As I cheered him on, I thought back to the little baby who could only move his eyes when he was born. The Lodger has physiotherapy everyday to improve his tone. His play time is all focused around how can this toy/activity make him stronger or teach him something new. The Lodger amazes me everyday with every achievement. He may only be 22 months old but his determination is stronger than most peoples. 
Most parents probably don't celebrate…

Food

Food is everywhere.

The day after we got the Lodger's diagnosis, we were walking into the hospital and all we could notice was Food!!  Adverts for food, shops selling food, cafes, restaurants, a bus with an advert for a burger on it, people eating food... it went on and on! In the early days of learning about Prader Willi Syndrome our focus was almost entirely on trying to get our minds around hyperphagia.

Hyperphagia?

Defined as: 
abnormally increased appetite for consumption of food frequently associated with injury to the hypothalamus

In other words, a preoccupation with food that if left uncontrolled can lead to life threatening obesity. The part in the brain that tells us we are full, is broken in people with PWS. Even after eating, someone with PWS is hungry.

As parents, we both felt enormously guilty anytime we ate something. We worried and felt very anxious about how The Lodger was going to be able to live in a world that is filled with food. We ate a fairly healthy diet but wit…

Milestones in The Lodgers First Year

 Milestones! A baby's first year is all about milestones.

For most people baby milestones mean: Rolling Over, Sitting, Crawling, Walking...
For us milestones are a little different.
I remember texting my parents from NICU when The Lodger was 5 days old to tell them he moved his arm today. It was litreally just that, he lifted his arm and it fell back down!! In our little bubble, this was a huge moment. This happened before the diagnosis of Prader-Willi Syndrome so we were still living with the hope that The Lodger was just taking a little bit longer to settle into the world than other babies.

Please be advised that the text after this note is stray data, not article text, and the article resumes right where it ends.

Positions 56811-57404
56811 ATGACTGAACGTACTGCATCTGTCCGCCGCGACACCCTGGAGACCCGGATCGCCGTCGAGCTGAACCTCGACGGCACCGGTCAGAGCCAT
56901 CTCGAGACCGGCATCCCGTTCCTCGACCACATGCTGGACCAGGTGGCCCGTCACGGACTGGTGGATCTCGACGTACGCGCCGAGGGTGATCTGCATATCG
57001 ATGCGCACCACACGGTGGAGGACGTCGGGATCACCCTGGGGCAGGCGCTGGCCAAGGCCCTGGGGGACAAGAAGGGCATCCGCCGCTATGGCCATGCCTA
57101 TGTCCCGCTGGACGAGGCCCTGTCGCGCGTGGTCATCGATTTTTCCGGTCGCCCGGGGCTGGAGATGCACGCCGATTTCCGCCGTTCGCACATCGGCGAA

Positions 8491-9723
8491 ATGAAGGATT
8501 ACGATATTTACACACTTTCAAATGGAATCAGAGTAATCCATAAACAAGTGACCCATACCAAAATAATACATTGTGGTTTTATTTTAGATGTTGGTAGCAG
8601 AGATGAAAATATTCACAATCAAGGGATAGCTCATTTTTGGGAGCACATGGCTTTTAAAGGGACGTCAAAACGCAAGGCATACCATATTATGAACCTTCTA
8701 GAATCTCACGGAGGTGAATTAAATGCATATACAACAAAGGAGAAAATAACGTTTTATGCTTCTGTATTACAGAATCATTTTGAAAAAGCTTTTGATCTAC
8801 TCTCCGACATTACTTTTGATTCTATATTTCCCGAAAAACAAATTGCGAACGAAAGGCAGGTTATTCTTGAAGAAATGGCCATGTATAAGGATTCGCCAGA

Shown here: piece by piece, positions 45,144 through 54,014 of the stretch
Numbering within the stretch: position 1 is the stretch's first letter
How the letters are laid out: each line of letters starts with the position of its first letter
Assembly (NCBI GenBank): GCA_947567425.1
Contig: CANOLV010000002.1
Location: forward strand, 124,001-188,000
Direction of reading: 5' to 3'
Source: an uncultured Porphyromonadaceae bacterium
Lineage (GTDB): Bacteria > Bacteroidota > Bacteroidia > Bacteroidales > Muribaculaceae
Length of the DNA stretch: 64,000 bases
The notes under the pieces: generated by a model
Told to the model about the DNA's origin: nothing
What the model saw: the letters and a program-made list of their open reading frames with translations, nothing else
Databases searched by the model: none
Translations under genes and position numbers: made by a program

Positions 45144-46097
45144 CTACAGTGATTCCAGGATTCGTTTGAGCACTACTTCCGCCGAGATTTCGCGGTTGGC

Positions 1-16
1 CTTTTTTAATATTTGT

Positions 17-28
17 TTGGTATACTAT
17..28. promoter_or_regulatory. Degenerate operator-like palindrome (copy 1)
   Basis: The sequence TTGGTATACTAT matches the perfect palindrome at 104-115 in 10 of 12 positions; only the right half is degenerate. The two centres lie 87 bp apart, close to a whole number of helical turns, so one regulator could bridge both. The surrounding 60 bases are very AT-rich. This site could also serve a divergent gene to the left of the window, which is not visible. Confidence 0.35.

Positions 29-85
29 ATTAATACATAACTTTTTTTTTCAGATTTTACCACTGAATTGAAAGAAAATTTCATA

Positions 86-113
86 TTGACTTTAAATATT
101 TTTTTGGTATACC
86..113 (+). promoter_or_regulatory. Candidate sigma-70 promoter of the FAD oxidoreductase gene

The Lodger never required oxygen once he got home, which was a great relief to us. However due to a dislocated hip, he was in a harness for 8 weeks. I had completely forgotten about this until I had a look through his appointment diary. The dislocated hip meant a weekly visit into hospital to get the harness refitted. We used to love the day before the harness refit, as this was bath day and …

The beginning

The Lodger was diagnosed with Prader-Willi syndrome when he was just two weeks old.
Two weeks old.
Two weeks old and your whole future changes in the blink of an eyelid because of one deletion from one chromosome.

Throughout the whole nine months of pregnancy, we thought everything was fine. We just had the usual first time parent nerves about becoming protectors of a tiny human.
Looking back, I don't think anything could have prepared us for the bombshell of hearing the diagnosis- Prader Willi Syndrome.
We had spent one blissful hour with The Lodger on his birthday. I will treasure this short time forever. One hour of no knowledge of medical terminology to describe your baby. For that one hour he was just The Lodger, perfect in every way. 
He was quickly whisked away to the neonatal intensive care ward where he would spend the next three weeks.
The Lodger had hypotonia. Hypotonia?We'd soon learn the medical terms for all the symptoms associated with PWS. 
Hypotonia = low muscle tone.…

The Lodger and Us

I was looking back through photographs and videos  of The Lodger today and I quickly realised, apart from the fact he is growing up very quickly, he has achieved alot of things in the short time he's been here.

The Lodger is 20 months old now. He was diagnosed with Prader-Willi Syndrome when he was just two weeks old. 

I hope to document the highs (and lows) of living with Prader-Willi Syndrome.

Welcome to Our Life!